Alumni, People, Research

Alumna’s book brings calm to life’s storms

May 11, 2022
BY GERRY RUCCHIN

Robyne Hanley-Dafoe (submitted photo)

Everyone can achieve – and use – resiliency to overcome life’s challenges.

For Robyne Hanley-Dafoe (EdD’18), she wants to bring this message of hope to those struggling with their circumstances.

Her book, Calm within the storm: A pathway to resiliency, takes a practical approach to resiliency as she shares 20 years of research and teaching to help people navigate life.

Hanley-Dafoe said the book is needed now more than ever because people are facing tremendous stress. Over the last two years, the world has witnessed a pandemic, economic uncertainty, social unrest, and a European war. In addition, organizations are telling staff they must be resilient.

It appears the public agrees with Hanley-Dafoe’s assessment as more than 20,000 copies have been sold in just over a year in publication.

Hanley-Dafoe is a multi-award-winning psychology and education instructor who specializes in resiliency, navigating stress and change, leadership, and personal wellness in the workplace.

Besides her book, Hanley-Dafoe also creates open-sourced white papers and guides as well as articles and podcasts that highlight the key ideas, concepts, and practices that she uses in her work. She also uses practical strategies grounded in global research and case studies to help foster resiliency.

Resiliency means being okay. Above all, it means being grounded to handle the good and tough parts of life, she said.

“You're going to figure it out, which takes the pressure off of feeling everything is important and urgent,” Hanley-Dafoe said. “It's maintaining the perspective that okay is enough.”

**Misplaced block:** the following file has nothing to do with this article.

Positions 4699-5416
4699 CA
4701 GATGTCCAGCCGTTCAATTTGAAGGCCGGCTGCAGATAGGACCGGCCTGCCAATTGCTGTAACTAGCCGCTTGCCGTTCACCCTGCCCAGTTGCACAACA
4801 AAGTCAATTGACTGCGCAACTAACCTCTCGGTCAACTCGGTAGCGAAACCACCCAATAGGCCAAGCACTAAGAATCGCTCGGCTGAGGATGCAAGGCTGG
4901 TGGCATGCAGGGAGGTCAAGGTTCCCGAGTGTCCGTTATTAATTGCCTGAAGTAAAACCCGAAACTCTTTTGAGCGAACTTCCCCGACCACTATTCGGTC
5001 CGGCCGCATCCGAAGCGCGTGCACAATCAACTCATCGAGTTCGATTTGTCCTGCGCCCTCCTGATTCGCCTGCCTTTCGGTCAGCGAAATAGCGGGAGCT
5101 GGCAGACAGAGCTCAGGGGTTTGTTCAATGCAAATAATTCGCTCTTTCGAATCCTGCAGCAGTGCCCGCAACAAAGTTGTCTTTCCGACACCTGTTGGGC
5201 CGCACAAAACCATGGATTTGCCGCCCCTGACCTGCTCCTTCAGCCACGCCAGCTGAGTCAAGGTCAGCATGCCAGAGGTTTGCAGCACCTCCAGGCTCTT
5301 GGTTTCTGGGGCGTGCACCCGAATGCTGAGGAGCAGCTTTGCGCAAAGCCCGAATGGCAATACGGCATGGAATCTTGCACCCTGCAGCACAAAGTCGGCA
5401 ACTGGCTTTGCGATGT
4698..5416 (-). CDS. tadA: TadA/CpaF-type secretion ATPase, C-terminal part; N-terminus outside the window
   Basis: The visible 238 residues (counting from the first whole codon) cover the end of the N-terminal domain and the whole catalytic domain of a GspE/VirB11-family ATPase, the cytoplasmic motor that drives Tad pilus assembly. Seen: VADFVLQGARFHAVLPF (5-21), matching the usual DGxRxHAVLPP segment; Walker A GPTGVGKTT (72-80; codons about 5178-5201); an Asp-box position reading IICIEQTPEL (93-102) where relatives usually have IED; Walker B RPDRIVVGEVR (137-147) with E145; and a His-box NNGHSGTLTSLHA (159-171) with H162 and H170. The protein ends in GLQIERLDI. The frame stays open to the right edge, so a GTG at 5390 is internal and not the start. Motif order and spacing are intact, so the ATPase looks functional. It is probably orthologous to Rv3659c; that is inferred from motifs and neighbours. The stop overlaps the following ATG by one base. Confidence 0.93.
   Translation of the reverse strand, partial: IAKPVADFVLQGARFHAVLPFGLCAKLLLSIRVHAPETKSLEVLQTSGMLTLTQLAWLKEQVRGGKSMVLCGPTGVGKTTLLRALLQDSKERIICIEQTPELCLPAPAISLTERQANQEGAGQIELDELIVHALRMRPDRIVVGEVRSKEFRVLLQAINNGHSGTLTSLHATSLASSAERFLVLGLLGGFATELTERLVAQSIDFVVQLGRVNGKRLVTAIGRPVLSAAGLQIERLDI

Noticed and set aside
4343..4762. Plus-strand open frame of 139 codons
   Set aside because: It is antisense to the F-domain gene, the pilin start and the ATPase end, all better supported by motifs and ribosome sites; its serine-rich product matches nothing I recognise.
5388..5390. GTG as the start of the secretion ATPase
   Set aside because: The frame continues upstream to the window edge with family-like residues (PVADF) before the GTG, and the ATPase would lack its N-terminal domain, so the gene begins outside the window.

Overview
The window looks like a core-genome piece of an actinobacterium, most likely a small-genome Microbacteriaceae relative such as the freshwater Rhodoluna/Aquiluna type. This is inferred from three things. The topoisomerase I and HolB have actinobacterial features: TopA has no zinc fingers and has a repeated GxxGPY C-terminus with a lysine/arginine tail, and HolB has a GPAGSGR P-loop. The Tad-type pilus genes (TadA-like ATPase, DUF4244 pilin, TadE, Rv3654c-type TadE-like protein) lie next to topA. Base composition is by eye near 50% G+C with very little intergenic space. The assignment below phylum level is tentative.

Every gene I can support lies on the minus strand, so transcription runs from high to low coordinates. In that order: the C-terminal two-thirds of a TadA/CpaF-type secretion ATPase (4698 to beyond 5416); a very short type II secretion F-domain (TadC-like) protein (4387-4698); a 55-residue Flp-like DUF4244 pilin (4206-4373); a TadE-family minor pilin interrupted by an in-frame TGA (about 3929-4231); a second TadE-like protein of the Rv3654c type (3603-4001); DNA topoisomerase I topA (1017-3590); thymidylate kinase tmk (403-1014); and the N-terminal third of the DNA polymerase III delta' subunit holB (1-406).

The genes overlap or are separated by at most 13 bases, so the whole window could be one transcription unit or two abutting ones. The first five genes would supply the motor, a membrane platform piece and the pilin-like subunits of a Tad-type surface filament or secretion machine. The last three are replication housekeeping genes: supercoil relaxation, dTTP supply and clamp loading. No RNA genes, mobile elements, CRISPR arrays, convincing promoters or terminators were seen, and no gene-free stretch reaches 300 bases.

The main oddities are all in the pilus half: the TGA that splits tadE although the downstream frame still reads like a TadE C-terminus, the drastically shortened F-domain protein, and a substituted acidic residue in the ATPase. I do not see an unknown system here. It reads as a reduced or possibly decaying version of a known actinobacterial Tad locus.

Through her research, she’s identified five resiliency traits: having people in your corner, focusing on what matters most, accepting circumstances outside of one’s control as well as having hope and humour.

“I want people to stop carrying the weight of the world on their own,” Hanley-Dafoe said. “I want people to limit comparing themselves to others and conquering expectations. Instead, I want them to live with a deep conviction that they can do hard things.”

Doing the hard things

According to Hanley-Dafoe, people feel pressure to make life look easy. In particular, finding workarounds or solutions to problems causes stress because when it’s difficult to find a solution, people think they’re failing. But that’s the wrong way to look at the issue. Instead, it’s important to understand it’s natural to struggle when finding solutions.

“A learning experience is meant to be disruptive,” Hanley-Dafoe said. “It's messy and complicated, and when we take the time to reflect and learn about it and unpack it, we realize there are some lessons there.”

She also stressed some problems don’t have solutions. However, lessons can still be learned.

Comebacks are possible

Recovery from trauma isn’t instant, warns Hanley-Dafoe. Rather, it’s a process for everyone.

Hanley-Dafoe stresses resiliency means people can change, learn, unlearn, or find other strategies to deal with life’s challenges. In the end, it’s all about hard work.

“We have to have the lived experience and work through those emotions and sometimes we actually need to step back and look critically to understand it.”


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